These experiments can record from as many as 186 electrodes simultaneously, but that is just a fraction of the number of neurons in a rat’s brain. Although it is possible to see patterns emerge from these data even with simple tools, the type of analysis offered by the work of Roudi and his group allows the researchers to dig much deeper in the data and to extract much more information from it.
A problematic interneuron
In addition to working on methods for statistical inference in complex data, Roudi also works on relating how the patterns that emerge from data are actually produced through the interactions between neurons in the nervous system, and specifically in the part of the nervous system that is involved in memory and navigation.
Roudi’s colleague Menno Witter likes to tell the story of how Roudi’s team was able to help explain some puzzling findings about the behaviour of stellate cells, star-shaped neurons that are found in the area of the brain where grid cells are found.
Witter’s then-postdoc, Jonathan Couey, wanted to understand more about how this area of the brain generates the characteristic firing patterns of grid cells, and spent two years recording information from the stellate cells in the area. But the data Couey collected didn’t seem to make any sense, Witter said.
“The bottom line was that stellate cells don’t talk to each other, they only talk to inhibitory interneurons, there is a neuron in between that inhibits them,” Witter explained. “So essentially if nothing happened in the network it would be dead silent, and that is weird.”
Witter has compared Couey’s initial puzzling findings to two people (the stellate cells) trying to have a conversation through a third person (the inhibitory interneuron). What Couey found would be the equivalent of every time one of the people tried to initiate a conversation, the person in between tried to stop it.
“It was crazy,” Witter said. “After two years of very hard work and recording from thousands of these stellate cells that was the conclusion, and we got stuck. So we decided to talk to Yasser, and said, ‘Can you check to see if it is feasible to have a network that would generate a grid cell firing pattern based on these principles?’”
It didn’t take long for Roudi’s group to see that the biological data could in fact generate a grid. But what came as even more of a surprise was when Roudi and his group realized that the same model could be used for explaining a puzzling set of data that had been collected several years earlier by one of the Moser group’s researchers. The result was that the researchers were able to publish two back-to-back articles in Nature Neuroscience in January 2013 explaining the connected findings.
Roudi says that kind of partnership – between a theoretical physicist like him, and experimental biologists, like the rest of the Kavli team – is a key aspect that makes the institute unique.
“Our interactions here are very bidirectional,” Roudi said. “And that is one of the unique things about having a theoretician here. The Mosers are very good experimentalists, but they are not only technically good, they listen. If I tell them I think you have to do this kind of measurement or study this, they are willing to invest their time and energy into it.”
Menno Witter was the first professor to join the Mosers at the then-Centre for the Biology of Memory in 2007, when he was appointed head of the functional neuroanatomy group. But the relationship between the Mosers and Witter extends to as early as 1990, when the Mosers were just beginning their academic career.
“My background is in comparative anatomy,” Witter said. “Give me a brain, any brain, and I will probably figure out what is where because I have done it all my life. I have looked at the brains of many different animal species, I have worked on guinea pigs, on rabbits, on cats, dogs, and tree shrews. I have worked on a lot of strange animals. Right now I am exploring the possibility of working with a consortium on bird brains.”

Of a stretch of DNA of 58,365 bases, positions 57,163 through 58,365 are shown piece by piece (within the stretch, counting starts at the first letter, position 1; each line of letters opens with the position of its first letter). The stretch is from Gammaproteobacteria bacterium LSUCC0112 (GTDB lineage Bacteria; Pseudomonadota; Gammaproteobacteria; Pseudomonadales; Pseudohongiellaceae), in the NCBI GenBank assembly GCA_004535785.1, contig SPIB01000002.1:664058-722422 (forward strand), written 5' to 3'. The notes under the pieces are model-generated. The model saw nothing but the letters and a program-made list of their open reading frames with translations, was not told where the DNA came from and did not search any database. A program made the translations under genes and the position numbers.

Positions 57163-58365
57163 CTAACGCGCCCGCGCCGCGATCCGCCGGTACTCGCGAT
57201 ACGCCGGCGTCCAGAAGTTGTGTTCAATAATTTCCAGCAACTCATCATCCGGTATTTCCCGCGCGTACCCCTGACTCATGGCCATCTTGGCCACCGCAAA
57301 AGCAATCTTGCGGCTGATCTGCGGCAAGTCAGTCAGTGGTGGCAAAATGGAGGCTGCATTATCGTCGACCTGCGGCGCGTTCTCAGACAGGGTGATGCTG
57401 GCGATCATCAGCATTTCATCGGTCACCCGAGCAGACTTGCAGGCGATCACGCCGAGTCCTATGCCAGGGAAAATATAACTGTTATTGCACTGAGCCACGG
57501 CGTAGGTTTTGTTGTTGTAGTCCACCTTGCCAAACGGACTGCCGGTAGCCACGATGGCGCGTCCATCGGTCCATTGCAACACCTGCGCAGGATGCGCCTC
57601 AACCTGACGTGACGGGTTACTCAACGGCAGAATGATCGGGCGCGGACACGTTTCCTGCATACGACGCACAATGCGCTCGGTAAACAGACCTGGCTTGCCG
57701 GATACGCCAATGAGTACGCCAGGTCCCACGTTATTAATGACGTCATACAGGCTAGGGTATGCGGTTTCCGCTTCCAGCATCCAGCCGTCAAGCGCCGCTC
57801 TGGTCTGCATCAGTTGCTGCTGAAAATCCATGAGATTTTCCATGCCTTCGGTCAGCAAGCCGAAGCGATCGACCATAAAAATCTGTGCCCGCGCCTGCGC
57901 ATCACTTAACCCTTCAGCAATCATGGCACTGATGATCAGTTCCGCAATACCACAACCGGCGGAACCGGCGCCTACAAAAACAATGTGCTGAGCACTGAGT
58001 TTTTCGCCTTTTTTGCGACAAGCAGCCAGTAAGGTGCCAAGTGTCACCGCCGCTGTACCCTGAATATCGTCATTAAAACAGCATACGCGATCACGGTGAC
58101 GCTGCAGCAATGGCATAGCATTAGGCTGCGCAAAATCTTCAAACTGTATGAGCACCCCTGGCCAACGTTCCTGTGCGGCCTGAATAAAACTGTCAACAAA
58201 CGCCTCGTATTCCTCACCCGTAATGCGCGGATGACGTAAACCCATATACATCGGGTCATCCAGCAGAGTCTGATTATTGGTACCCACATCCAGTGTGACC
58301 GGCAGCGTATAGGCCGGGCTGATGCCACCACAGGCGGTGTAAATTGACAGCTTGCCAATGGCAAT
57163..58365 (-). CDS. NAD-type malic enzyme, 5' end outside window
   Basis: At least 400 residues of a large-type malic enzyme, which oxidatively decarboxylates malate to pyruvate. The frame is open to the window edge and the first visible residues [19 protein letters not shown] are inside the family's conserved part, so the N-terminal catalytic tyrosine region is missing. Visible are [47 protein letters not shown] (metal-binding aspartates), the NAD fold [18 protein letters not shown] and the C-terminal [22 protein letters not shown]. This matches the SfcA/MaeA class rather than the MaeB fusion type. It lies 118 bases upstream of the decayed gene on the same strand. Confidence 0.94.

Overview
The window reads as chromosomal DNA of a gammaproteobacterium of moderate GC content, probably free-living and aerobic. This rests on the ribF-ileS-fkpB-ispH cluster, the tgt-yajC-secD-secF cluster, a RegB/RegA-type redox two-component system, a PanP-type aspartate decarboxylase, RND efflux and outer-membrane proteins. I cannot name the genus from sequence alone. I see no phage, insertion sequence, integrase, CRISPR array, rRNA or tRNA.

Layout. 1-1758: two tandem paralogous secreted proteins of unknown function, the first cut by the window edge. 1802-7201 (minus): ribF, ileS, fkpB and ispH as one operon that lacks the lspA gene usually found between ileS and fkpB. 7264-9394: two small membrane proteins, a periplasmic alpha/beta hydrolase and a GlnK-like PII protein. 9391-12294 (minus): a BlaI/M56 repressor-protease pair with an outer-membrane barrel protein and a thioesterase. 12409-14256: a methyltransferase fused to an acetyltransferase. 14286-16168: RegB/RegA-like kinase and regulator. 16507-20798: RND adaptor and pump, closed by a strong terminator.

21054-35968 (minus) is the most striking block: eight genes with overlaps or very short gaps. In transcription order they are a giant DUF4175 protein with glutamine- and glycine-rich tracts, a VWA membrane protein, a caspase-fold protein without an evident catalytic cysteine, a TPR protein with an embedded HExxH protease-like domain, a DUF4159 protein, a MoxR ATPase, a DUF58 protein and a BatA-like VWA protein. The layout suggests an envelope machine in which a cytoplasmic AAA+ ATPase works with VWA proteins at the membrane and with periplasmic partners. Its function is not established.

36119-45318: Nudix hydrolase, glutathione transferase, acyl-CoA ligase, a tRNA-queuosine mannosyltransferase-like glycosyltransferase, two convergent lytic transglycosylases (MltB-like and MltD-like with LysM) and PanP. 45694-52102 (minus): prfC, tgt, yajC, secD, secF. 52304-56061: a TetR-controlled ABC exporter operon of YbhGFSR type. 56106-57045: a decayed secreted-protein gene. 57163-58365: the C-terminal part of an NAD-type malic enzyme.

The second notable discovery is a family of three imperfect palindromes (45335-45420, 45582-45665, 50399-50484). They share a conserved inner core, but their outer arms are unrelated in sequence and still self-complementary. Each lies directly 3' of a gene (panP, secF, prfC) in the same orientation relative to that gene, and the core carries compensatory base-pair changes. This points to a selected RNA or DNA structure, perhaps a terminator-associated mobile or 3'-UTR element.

Witter’s deep knowledge of brain anatomy makes his expertise invaluable when researchers want to measure activity in specific parts of the brain but don’t know precisely where to find those parts.
For example, when researchers from the Weizmann Institute of Science in Israel wanted to measure activity in grid cells in bats, they contacted Witter for help finding just the right spot in the bat brain. One thing led to another, and “now I am working on an atlas to figure out the anatomy of the bat,” he said.
Witter’s lab looks for connections between different parts of the brain by using chemicals that are taken up by different parts of the neuron. This ability to visualize connections, combined with Witter’s knowledge of the brain, makes for a strong research relationship between Witter’s group and the Mosers’ group.
“I have my concept of how the brain is wired up,” Witter said. “And I try to convince the Mosers that (different projects) would be interesting to do. And they do projects where they ask me ‘how is this connected, how does this work, because we have these data and we don’t understand them’.”
Memory and decision making
For example, the trio has recently collaborated on research in an area of the brain that is important in connecting the decision making area of the brain to the memory system. The researchers chose this location because Witter knew lot about its connections.
When researchers disconnected the decision making area of the brain from the memory area in rats that had been trained to move in a certain pattern, the rats knew where they had come from, but couldn’t make the right decisions to move forward in the correct behavioural pattern.
The findings makes sense, Witter said, “because if we decide, we generally use our memory to realize what the consequences might be: I have been doing this in the past, so if I now decide to do this now, that is in line with my memory.”
“It is a beautiful result illustrating that by knowing a lot about the wiring you can make functional predictions,” he added.
For the future, Witter says he will work on explaining the differences between two parts of the entorhinal cortex.